What makes the White-winged Dove (Zenaida asiatica) rare for our area you ask? Well, its mostly a tropical dove, that can be found in Texas and the Southwest. However, it is increasing its range northward and an introduced population has become established in Florida. From my observation, this looks very much like a wild and not a caged bird - strong flight with no visible "cage wear" and no bands on the legs. I would be very surprised if this candidate is not accepted by NYSARC (New York State Avian Record Committee) as a Staten Island first record for this species.
|Note the white line along front of wing on the perched bird.|
I first met Anthony last year while birding Cloves Lake Park on Staten Island. He was attending a bird walk led by my friend Howie Fischer and stood out from the birders in attendance as he called out birds as fast as the leader. Howie had spoken highly of him and it was evident why. Equally impressive was the presence of Anthony's mother who was in attendance, showing her support for her son's passion. And it is a passion because Anthony is pretty much in the field with every spare time he gets. Are you getting the picture already on how serious this kid takes his birding?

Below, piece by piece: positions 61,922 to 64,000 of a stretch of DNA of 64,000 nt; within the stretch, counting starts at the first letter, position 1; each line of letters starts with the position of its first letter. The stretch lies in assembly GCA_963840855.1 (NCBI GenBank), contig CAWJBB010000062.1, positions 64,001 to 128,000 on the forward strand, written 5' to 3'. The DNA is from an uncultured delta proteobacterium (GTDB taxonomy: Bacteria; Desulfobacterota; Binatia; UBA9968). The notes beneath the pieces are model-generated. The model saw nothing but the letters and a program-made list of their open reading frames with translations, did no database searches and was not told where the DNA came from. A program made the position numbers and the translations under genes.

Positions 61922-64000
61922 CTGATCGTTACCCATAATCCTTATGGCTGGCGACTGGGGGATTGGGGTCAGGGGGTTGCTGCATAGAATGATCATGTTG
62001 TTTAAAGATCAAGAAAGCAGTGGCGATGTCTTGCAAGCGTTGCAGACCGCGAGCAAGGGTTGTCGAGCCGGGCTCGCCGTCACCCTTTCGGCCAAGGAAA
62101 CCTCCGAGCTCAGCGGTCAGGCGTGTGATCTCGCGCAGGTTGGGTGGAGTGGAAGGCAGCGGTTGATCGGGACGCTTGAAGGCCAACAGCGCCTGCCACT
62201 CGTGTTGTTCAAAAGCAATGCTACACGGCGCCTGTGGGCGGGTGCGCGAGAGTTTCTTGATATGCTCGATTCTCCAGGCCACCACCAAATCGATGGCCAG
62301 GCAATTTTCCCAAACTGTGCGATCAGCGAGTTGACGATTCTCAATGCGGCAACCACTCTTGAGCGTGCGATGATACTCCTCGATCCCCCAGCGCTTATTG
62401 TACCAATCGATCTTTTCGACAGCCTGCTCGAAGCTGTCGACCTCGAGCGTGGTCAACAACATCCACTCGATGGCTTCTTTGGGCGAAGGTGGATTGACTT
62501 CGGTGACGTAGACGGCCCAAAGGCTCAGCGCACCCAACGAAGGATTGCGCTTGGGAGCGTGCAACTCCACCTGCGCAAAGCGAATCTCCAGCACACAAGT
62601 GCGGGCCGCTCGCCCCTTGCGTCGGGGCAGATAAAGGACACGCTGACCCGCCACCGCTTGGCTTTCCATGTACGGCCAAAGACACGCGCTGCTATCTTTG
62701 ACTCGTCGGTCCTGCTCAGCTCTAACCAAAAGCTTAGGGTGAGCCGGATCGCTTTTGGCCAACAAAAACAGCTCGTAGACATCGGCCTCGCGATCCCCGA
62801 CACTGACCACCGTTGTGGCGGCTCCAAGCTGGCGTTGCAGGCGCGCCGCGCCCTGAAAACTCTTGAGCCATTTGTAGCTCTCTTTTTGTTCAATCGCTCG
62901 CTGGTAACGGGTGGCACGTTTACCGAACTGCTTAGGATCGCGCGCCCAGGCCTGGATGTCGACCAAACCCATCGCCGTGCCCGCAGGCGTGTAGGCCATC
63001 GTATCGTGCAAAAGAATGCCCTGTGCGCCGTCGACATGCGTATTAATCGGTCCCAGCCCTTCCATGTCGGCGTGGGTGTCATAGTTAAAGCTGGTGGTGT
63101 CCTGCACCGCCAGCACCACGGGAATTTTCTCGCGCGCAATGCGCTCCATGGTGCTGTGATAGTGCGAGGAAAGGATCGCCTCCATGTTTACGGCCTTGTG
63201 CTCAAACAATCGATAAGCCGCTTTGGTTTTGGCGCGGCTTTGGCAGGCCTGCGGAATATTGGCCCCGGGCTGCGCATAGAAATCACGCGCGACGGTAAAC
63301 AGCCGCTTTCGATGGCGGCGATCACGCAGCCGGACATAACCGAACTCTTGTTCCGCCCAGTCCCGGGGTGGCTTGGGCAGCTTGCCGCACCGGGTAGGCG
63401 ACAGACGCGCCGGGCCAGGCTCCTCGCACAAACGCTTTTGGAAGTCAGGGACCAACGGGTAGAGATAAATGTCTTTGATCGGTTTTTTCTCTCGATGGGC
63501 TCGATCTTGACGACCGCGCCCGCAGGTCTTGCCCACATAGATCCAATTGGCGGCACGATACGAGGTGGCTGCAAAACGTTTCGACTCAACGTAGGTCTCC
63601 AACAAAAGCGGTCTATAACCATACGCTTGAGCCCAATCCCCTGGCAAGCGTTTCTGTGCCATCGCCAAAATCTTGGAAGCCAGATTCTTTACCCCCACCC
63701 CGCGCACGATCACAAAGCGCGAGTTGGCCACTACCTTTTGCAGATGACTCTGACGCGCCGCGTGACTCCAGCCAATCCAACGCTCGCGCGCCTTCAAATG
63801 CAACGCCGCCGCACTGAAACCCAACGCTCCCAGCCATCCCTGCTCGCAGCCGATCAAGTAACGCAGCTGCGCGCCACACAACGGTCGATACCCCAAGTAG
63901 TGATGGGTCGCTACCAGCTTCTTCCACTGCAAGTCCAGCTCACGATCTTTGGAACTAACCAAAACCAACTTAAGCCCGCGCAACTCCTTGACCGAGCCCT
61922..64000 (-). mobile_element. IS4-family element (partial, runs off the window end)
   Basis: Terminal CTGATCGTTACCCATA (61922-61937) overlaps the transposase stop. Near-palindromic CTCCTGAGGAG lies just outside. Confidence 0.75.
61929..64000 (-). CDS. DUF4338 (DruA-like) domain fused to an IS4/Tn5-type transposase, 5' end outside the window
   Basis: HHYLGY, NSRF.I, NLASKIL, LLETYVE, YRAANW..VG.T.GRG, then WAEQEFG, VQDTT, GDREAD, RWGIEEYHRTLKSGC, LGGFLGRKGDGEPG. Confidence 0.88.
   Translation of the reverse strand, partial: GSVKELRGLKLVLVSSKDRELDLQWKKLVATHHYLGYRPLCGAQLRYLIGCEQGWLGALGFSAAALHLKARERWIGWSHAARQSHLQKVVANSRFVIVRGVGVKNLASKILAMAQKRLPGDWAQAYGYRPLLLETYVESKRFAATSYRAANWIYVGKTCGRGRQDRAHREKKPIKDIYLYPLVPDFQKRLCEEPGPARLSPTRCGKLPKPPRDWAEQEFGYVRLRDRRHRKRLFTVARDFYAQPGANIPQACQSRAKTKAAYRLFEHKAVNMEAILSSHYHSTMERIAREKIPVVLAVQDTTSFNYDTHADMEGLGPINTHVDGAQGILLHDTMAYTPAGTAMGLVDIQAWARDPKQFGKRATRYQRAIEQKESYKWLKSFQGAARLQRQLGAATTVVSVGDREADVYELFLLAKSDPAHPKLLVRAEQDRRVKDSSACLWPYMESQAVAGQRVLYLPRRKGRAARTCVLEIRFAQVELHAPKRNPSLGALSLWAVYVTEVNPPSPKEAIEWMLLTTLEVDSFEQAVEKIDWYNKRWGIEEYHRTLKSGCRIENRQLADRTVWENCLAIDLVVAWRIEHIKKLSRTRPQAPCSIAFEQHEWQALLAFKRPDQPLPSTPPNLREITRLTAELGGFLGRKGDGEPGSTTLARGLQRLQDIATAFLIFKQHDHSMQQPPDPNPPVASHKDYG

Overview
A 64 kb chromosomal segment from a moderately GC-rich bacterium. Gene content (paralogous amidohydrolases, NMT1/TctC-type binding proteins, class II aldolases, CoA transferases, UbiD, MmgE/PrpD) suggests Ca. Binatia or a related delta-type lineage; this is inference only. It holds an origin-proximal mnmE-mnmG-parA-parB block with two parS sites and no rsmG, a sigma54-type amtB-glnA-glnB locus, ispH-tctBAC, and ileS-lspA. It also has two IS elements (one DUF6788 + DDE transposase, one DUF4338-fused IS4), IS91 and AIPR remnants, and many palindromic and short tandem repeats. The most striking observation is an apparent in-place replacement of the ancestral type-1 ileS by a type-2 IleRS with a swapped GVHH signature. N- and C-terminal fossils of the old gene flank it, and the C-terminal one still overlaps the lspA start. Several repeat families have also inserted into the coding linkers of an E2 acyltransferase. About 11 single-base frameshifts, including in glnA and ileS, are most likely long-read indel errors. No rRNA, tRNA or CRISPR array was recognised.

I met Anthony for the second time as I finally made it over to his house with his permission to see the White-Winged Dove (Zenaida asiatica). I enjoyed speaking with him about birds and the plants he was tending in his yard. I hope the bird sticks around and many more get to see it. If you are interested in seeing the bird, check out the Staten Island List Serve for information on recent sightings and to contact Anthony. It seems proper birding etiquette not to show up unannounced. Oh and given the recent sighting of another rarity, in Gray-crowned Rosy Finch at another backyard feeder, you may want to consider putting out some feeders too... you never know what bird may show up in your backyard.
Tags: Staten Island, White-Winged Dove